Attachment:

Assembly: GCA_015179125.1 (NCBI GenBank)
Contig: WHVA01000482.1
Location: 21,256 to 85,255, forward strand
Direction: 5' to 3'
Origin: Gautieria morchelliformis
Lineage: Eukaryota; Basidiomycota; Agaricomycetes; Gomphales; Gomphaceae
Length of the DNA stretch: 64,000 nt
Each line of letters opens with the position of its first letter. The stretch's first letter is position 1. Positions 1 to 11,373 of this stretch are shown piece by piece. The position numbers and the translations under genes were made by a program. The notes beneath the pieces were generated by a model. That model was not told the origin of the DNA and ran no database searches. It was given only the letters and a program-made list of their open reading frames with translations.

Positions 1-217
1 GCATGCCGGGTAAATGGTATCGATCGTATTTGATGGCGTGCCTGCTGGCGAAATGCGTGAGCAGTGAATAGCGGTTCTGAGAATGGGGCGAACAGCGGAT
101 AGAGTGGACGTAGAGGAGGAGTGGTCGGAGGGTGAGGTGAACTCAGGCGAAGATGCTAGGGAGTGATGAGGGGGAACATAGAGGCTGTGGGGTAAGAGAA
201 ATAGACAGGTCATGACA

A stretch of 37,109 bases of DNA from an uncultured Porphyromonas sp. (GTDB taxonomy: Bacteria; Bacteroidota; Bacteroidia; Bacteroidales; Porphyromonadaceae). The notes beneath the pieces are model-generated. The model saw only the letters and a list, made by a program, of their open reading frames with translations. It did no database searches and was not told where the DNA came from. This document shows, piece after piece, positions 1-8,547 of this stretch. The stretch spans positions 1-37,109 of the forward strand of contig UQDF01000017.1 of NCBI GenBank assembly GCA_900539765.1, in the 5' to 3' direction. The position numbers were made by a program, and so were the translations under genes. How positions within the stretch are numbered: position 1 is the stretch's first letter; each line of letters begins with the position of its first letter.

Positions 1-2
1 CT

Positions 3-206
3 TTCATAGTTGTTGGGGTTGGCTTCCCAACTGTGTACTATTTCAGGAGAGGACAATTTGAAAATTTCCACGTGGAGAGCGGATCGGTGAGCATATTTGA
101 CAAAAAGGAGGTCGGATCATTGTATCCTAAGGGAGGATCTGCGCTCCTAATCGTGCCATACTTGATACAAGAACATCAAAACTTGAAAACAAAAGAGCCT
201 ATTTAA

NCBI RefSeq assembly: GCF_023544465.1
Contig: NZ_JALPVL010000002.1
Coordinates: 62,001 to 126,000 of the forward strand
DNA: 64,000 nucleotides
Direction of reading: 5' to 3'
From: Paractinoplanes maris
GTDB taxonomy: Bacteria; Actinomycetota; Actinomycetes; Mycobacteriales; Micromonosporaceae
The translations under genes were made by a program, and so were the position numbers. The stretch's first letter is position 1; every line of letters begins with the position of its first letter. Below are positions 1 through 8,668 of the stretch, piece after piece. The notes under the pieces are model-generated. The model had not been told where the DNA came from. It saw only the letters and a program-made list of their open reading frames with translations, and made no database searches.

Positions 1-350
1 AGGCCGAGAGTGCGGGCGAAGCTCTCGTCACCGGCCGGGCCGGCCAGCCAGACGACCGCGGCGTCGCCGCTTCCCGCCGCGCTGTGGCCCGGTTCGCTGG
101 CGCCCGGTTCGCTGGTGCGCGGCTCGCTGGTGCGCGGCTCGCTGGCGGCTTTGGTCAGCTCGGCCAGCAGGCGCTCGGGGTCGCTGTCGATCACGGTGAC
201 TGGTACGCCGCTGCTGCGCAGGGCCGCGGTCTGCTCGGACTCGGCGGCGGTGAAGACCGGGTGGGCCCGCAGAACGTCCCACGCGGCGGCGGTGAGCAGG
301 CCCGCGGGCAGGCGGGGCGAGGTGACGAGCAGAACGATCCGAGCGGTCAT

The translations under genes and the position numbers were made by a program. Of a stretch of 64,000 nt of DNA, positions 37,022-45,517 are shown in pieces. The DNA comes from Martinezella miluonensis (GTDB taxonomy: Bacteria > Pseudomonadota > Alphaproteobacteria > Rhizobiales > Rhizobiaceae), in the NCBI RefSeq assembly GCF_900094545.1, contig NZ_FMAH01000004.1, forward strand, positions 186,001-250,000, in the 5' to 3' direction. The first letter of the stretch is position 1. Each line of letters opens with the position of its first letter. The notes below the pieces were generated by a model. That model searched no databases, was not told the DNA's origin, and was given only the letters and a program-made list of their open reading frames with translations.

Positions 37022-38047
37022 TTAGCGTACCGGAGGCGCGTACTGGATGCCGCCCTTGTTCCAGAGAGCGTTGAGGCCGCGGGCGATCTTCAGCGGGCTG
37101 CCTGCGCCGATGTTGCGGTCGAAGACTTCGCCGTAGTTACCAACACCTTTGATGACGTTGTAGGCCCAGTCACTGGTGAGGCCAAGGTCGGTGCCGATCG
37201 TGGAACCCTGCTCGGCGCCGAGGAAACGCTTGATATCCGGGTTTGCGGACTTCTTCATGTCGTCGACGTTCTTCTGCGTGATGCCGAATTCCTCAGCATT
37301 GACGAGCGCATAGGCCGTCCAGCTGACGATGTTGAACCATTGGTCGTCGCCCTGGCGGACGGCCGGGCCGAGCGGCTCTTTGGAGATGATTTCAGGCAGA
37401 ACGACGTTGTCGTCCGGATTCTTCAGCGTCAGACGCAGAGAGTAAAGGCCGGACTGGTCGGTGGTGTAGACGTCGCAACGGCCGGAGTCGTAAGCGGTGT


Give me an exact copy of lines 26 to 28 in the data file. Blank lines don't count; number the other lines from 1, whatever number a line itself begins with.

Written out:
GTDB taxonomy: Bacteria; Actinomycetota; Actinomycetes; Mycobacteriales; Micromonosporaceae
The translations under genes were made by a program, and so were the position numbers. The stretch's first letter is position 1; every line of letters begins with the position of its first letter. Below are positions 1 through 8,668 of the stretch, piece after piece. The notes under the pieces are model-generated. The model had not been told where the DNA came from. It saw only the letters and a program-made list of their open reading frames with translations, and made no database searches.

Positions 1-350